NGC 6946, The Fireworks Galaxy
Optics:   Ritchey–Chrétien 20" F/8.2 (4166mm FL) Processing:   PixInsight, Photoshop
Camera:   SBIG STXL-11000 with Adaptive Optics Date:   September 2019
11 Megapixel (4008 x 2672 16-bit sensor) Location:   Columbus, Texas
Exposure:   LRGB = 590:100:80:100 minutes Imager:   Kent E. Biggs
NGC 6946, also called the Fireworks Galaxy, lies in the direction of not just one, but two constellations! At about one-third the visible size of the full moon, half of this galaxy visually sits in the constellation Cepheus (a king from Greek mythology) and the other is in the constellation Cygnus (the swan, also Northern Cross). At over 25 million light-years away, it is 10 times more distant than our neighbor, the Andromeda Galaxy. At about 40,000 light-years across, the diameter of NGC 6946 is one-third the size of our own Milky Way Galaxy. Since this galaxy is so close to the Milky Way’s galactic plane, many stars, gas, and dust significantly obscure the galaxy from optimal view. Consequently, in order to eke out its true details and hidden information, we employ substantial image processing. In the image above, as in nearly all astronomy images, each one of the thousands of stars visible is a part of our own Milky Way Galaxy. The obscured image is certainly incredible, with bright blue and red arms, but the detail of the galaxy’s extended arms remains largely invisible. By hovering the mouse over the image, as if my magic, most of the foreground stars disappear revealing the extended faint galaxy arms.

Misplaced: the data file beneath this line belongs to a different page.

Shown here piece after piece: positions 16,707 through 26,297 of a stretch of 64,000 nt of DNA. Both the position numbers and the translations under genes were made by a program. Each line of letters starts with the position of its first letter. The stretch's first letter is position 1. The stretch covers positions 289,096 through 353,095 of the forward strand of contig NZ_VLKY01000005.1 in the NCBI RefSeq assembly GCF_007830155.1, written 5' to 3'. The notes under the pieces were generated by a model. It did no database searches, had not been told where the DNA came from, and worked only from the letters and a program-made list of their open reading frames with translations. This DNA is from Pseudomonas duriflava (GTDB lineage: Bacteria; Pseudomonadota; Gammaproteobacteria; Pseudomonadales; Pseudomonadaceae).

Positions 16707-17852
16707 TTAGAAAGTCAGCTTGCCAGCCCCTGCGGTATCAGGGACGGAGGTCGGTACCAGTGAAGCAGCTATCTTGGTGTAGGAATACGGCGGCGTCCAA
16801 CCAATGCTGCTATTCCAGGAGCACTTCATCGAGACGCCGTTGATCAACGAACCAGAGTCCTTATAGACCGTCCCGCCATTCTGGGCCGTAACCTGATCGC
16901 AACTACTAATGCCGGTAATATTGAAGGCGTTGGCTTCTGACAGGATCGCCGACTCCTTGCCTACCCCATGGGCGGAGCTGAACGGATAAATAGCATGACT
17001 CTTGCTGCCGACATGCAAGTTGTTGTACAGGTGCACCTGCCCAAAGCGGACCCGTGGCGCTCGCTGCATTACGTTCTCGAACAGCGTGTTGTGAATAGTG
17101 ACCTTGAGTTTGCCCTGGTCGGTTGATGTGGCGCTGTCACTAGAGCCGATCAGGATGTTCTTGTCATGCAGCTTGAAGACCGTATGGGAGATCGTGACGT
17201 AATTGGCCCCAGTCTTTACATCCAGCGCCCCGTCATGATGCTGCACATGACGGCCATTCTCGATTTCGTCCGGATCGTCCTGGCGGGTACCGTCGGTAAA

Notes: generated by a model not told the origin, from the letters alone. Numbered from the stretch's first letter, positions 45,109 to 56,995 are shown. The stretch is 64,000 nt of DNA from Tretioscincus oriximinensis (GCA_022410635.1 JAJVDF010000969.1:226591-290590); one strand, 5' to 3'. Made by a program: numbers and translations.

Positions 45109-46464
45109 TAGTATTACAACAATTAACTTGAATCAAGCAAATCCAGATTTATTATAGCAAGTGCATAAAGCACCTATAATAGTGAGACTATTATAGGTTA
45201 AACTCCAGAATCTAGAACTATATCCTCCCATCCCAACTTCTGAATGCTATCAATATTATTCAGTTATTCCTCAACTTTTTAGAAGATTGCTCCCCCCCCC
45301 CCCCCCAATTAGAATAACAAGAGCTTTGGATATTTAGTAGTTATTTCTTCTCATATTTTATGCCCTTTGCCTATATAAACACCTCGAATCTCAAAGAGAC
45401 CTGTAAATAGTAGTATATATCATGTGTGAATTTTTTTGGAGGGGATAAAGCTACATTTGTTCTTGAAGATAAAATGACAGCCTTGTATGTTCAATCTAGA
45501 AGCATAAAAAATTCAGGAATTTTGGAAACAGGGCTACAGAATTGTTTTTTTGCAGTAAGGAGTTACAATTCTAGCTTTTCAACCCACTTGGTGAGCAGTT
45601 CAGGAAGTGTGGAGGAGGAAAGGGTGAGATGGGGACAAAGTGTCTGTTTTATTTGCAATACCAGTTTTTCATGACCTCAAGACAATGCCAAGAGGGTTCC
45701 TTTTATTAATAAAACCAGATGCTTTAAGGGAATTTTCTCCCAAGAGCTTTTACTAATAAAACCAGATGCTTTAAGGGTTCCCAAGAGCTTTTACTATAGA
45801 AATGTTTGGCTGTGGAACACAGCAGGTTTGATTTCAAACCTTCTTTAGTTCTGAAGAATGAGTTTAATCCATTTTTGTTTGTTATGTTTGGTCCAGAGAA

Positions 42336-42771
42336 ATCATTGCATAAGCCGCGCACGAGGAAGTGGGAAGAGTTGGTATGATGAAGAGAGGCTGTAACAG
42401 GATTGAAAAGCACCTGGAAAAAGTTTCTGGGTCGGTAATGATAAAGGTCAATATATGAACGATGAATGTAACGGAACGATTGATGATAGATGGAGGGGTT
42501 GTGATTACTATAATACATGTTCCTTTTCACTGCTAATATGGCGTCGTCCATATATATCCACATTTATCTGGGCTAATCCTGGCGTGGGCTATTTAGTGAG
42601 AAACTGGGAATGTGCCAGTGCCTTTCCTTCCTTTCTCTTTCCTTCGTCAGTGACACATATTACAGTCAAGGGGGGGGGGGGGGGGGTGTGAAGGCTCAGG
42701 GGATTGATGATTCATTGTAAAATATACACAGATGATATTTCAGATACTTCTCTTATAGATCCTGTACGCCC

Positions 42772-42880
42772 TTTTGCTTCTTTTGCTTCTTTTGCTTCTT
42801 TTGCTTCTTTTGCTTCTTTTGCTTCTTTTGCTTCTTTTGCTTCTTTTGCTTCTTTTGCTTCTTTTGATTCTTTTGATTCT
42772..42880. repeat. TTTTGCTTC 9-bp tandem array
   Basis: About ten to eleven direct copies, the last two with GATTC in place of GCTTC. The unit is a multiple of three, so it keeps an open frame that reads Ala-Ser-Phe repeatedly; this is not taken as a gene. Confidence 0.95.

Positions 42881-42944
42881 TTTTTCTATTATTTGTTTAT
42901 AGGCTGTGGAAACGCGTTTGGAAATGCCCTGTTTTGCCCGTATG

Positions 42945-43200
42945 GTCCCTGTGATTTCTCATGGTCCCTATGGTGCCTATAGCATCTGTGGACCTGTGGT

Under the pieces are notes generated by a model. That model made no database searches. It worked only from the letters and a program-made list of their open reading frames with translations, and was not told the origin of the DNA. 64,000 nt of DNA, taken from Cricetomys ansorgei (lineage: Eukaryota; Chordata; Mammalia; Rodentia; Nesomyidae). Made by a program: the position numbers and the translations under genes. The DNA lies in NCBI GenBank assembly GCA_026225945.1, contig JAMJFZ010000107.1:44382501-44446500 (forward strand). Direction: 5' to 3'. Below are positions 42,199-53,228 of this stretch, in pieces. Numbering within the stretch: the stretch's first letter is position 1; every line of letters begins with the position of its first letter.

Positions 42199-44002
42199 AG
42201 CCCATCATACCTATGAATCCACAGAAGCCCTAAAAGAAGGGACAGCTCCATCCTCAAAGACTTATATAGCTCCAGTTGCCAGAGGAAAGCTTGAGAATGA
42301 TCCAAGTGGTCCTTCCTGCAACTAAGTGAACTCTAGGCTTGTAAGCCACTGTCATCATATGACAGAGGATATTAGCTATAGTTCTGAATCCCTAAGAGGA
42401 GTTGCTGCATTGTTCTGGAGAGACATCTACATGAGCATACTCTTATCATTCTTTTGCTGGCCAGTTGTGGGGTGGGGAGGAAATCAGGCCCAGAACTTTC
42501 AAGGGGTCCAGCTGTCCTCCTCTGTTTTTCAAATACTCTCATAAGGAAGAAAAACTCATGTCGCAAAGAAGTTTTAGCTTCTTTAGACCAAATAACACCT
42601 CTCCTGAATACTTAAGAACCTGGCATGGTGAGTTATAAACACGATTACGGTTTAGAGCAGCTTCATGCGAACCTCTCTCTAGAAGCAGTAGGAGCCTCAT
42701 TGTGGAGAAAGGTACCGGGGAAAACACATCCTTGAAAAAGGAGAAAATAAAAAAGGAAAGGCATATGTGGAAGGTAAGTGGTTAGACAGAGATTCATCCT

Even though NGC 6946 has only half the number of stars as our own galaxy, it has produced supernovae (death of massive stars) at ten times our rate. In the 20th and 21st centuries, we have seen 10 of these events and this has given it the name of the Fireworks Galaxy, since in the astronomical since, this activity level is like rapid fireworks explosions. More supernovae have been recorded in this galaxy than in any other!

What do astronomers do when they run out of nebula to study in our own galaxy? Simple, study other galaxies. Hovering over the first image below with a mouse, reveals such nebula enlarged. The blue areas are regions of new hot stars, quickly burning through their stellar food. Red regions are called HII (“H-two”) regions where light from surrounding stars excite hydrogen gas to emit specific wavelengths of red light and often times become stellar nurseries for future stars. As a bonus, the lowest enlarged inset is a much more distant galaxy, likely of similar size to NGC 6946, yet visibly far far younger and distant due to the billion or so years it took that light to reach us. There are a dozen or more such galaxies visible in this image, can you find them all?

Click here for a continuous video showing the full animation!

Finally the bottom image below, was the best image obtained of NGC 6946, using the old Celestron-11 telescope, 3 megapixel camera, and old workflow.